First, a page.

Two-year-olds need structure, touch, empathy, physical guidance, music, movement, and exploration. So let’s look at the questions Inspired Parenting has received because they reveal the emotional territory that a two-year-old encounters. Mainly you will see the parents’ disagreement about the two-year-old’s behavior seems based upon their gender acculturation. We make a difference by understanding what the child needs and how it is our responsibility to meet those needs. The child is not there “to obey us.” Rather, we are there to guide the child, to offer the comfort and structure to help a child learn to regulate her own behavior.

Q: I have three children, ages 4, 2, and 4 months old. My two-year-old has started sucking her thumb. My husband yells at her sometimes, and then she goes into a full-blown tantrum. First of all, is the thumb sucking normal and does yelling contribute to her anxiety?

A: It is normal for a toddler to suck her thumb or fingers. Toddlers do this for the soothing and comfortable feeling it brings. Toddlers need touch, and it really helps if their emotional environments are calm. Does yelling, loud voices, and threats cause the need for more soothing? Yes.

Q: “My 2-1/2 year old son plays with his female cousin who is a year older and in a play group. My son dresses up in hats, toy heels, and walks around the house with the other children. My husband is furious when he sees the boy in heels. He calls him an unkind term. Our son turns red with embarrassment and hides in his bedroom. When he falls asleep he has his cousin’s doll in his arms. Our first son never did this because my husband spent much time with him outside playing ball, and this son has turned into an excellent young athlete. But he never took this care with our second son, and now he complains. Is dress-up okay for my son?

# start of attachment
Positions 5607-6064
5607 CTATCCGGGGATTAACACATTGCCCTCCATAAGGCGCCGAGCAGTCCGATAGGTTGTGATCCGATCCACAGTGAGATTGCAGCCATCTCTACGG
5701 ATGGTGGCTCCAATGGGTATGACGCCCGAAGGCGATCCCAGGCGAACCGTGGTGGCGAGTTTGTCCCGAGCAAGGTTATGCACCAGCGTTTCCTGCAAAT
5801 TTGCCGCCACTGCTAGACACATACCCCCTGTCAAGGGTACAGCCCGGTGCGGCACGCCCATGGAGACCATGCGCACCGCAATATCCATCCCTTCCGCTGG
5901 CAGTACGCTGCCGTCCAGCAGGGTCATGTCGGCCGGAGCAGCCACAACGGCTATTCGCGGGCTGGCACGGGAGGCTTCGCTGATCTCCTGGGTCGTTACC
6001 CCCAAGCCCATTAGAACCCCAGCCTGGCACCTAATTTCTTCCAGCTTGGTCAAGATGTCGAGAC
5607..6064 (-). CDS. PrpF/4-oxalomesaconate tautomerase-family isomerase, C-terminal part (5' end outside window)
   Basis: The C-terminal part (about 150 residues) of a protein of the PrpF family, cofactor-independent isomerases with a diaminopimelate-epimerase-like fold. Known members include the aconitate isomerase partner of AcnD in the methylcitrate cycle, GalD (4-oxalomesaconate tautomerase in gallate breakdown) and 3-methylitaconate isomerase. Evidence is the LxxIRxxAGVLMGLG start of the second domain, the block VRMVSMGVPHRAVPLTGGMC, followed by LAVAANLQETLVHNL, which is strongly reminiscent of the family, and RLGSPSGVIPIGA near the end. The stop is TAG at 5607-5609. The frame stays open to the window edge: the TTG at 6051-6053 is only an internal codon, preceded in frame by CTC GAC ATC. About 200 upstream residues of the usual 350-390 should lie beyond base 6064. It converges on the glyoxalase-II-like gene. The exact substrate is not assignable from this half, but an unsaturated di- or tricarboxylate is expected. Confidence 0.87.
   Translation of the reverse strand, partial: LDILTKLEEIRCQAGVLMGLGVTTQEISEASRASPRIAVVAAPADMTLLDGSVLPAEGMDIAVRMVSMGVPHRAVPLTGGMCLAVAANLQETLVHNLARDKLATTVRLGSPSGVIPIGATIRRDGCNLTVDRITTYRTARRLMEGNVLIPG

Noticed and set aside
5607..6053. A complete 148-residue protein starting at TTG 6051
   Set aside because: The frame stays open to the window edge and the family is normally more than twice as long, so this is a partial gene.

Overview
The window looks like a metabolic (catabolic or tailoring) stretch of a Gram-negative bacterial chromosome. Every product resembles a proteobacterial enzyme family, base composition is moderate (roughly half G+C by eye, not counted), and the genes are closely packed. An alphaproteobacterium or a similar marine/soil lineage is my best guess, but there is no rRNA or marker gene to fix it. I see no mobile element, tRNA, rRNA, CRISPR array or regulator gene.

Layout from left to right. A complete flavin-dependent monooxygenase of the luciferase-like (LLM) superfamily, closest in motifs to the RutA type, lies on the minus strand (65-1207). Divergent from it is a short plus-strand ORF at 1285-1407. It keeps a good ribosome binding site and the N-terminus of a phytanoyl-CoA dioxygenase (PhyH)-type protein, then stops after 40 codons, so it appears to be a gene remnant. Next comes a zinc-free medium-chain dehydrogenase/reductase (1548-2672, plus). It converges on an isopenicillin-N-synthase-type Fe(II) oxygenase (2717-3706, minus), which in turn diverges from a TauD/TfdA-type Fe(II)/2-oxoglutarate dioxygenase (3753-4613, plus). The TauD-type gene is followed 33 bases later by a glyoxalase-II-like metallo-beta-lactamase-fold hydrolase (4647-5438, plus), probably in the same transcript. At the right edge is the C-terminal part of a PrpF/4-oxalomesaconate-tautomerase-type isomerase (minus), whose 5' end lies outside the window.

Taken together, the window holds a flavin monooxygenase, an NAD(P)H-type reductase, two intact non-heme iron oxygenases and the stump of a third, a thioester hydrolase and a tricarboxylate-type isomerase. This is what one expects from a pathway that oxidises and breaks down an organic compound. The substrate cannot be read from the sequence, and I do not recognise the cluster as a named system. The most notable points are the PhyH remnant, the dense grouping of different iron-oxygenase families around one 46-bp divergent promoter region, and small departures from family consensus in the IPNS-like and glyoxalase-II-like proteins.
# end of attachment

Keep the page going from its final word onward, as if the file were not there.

A. Yes, dress up is okay for your second son. Think of it as trying on dozens of Halloween costumes to play out different games and roles. It is also what his cousin plays, and he is learning cooperation and social skills. Kinesthetic children who are sensitive to touch especially like textures and materials. I suspect the doll brings comfort or security when he feels upset. The problem lies in the relationship of your second son to his father, and this is a separate issue altogether. Can you get some relationship counseling from a pediatric expert or marriage counselor so your husband will better understand what is developmentally normal for children, and together work out the values and agreements by which you are rearing your sons?

What Can You Do?
The following suggestions for two-year-olds come from different parents and one approach may work for your child’s temperament.

You want your child to pick up a toy or do something physical. Show them and talk about it as you go along. Take them by the hand and walk with them. “Play time is over now. Together we pick this up and put it in this toy box.” Point to the next toy. “Good. Where do we put it?” Move through the motions with a calm voice and your child will be happy to pick up her toys by herself when the imprint is anchored.